New material ascribed to Albanerpetontidae (Lissamphibia; Allocaudata) from the Lourinhã Formation: evidence for intraspecific variation

Guillaume, A. R. D., Natário C., Moreno-Azanza M., & Mateus O. (2021).  New material ascribed to Albanerpetontidae (Lissamphibia; Allocaudata) from the Lourinhã Formation: evidence for intraspecific variation. XIX Encontro de Jovens Investigadores em Paleontologia. 50-51.





Albanerpetontidae form an enigmatic extinct group of highly derived small ballistic tongue feeding amphibians. They ranged from the early Bathonian of Europe and Morocco to the early Pleistocene of Italy, and were predominant in Laurasia, mainly in Europe and North America. 

Due to their small size, their fossil record is fragmentary and scarce, most generally recovered as isolated fragmented bones from vertebrate microfossil assemblages. Their characteristic fused frontals yield a relatively large set of diagnostic features, allowing to identify taxa at the species level.

The Late Jurassic Guimarota microfossil assemblage yielded thousands of albanerpetontid specimens, although only partial results and identification were none of the result have been formally published since 17 years. 

Here, we provide revision of 40 frontal bones from Guimarota and descriptions of 31 new specimens recovered from the coeval Lourinhã Formation, whose variations suggest intraspecific variation due to ontogeny. With the words you saved here and in the end, specify from which localities you recover the specimens.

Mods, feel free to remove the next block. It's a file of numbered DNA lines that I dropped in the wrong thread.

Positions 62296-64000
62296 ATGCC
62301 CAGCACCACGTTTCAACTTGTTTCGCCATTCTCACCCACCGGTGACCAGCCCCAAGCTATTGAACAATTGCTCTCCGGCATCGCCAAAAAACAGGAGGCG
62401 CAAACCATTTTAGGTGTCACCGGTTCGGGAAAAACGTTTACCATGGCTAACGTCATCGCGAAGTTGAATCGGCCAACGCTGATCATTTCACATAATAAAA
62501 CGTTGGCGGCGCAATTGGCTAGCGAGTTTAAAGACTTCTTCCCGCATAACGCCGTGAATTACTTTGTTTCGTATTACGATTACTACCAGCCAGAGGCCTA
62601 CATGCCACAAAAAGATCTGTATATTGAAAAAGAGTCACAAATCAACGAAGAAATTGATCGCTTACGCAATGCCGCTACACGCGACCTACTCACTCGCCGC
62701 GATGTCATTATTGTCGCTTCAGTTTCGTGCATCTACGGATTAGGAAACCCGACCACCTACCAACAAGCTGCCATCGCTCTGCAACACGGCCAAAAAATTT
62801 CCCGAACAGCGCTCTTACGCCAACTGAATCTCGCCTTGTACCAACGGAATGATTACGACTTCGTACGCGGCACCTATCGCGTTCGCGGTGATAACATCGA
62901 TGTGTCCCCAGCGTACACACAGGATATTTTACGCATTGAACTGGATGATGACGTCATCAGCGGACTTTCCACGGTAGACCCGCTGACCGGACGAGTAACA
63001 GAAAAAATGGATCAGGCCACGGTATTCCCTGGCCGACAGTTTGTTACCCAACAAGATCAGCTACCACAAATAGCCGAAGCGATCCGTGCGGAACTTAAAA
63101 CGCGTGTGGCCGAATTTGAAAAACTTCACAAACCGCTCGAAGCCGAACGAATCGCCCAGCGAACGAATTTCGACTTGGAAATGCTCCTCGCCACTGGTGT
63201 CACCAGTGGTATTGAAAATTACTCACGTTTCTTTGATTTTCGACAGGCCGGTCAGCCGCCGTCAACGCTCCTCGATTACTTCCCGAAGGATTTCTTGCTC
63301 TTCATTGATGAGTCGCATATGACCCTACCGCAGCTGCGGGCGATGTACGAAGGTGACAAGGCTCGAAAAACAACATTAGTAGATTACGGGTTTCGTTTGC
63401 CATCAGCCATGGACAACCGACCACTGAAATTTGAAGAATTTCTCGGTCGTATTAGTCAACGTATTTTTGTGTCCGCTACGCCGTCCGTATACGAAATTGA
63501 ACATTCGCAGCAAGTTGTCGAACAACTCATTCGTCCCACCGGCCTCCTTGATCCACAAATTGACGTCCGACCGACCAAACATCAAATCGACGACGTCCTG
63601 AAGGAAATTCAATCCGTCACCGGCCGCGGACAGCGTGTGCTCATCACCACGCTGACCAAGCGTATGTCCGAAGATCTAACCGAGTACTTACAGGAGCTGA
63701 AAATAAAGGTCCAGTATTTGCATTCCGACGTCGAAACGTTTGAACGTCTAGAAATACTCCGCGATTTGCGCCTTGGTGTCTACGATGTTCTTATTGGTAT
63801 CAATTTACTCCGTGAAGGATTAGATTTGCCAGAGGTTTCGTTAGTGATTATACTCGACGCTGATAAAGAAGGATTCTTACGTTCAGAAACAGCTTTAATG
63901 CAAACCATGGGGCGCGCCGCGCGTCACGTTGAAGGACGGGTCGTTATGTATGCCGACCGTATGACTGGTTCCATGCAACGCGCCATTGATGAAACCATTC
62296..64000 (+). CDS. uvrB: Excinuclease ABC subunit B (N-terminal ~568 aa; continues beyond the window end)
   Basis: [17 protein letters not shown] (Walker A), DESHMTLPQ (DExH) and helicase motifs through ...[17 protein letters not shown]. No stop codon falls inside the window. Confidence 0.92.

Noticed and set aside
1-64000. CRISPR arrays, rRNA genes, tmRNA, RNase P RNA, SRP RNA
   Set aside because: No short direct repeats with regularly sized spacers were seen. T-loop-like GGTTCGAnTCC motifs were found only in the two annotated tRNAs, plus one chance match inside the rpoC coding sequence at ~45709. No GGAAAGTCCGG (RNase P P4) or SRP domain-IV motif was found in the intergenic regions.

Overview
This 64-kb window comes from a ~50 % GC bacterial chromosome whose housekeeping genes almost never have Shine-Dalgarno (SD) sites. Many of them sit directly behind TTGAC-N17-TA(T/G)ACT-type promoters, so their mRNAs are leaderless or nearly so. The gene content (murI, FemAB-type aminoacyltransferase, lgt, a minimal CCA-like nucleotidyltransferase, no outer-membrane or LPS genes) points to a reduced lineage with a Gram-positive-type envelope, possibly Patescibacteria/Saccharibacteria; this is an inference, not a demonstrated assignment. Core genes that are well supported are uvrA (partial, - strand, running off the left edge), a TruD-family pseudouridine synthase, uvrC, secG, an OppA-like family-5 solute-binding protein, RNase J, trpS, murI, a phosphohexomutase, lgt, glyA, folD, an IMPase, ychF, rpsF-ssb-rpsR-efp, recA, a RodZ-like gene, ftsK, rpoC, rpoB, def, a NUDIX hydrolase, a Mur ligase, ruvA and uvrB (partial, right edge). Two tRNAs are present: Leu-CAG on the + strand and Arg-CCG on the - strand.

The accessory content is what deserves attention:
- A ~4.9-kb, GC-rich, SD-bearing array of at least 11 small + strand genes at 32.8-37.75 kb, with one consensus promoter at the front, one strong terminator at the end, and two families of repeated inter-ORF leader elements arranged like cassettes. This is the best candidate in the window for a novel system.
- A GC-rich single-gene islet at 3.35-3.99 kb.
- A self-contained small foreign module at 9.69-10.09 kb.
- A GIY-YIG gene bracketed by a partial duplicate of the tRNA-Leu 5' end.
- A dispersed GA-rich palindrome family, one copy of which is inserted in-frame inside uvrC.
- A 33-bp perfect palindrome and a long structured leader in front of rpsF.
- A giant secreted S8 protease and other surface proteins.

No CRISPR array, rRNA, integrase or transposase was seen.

The All specimens from the Lourinhã Formation and Guimarota all share and hourglass outline shaped frontal bone, with a curved orbital margin and a broad, blunt internasal process, which are diagnostic features of Celtedens, supporting the assessment to this genus. However, 15 specimens from Lourinhã display a vermicular dorsal ornamentation, made of tiny dorsal grooves defining irregular flat polygons, not observed in the Guimarota specimens, and , which are distinguishable of the more characteristic polygonal, concave pit dorsal ornamentation observed in other albanerpetontids. Nevertheless, the pits vary in shape and depth among our specimens, from irregular and shallow to honeycomb and deep. Variations in size and shape in the features observed in 10 fairly the ten best preserved Portuguese specimens would suggests these morphological differences could may represent ontogenetic intraspecific variations.

Our results highlight the hidden diversity of the Lourinhã Formation, and its ecological similarities with the coeval Guimarota assemblage.

These new occurrences and material should allow us to understand better the albanerpetontid paleobiogeography during the Late Jurassic and Early Cretaceous in Europe, which seem to be key period in their evolutionary history.

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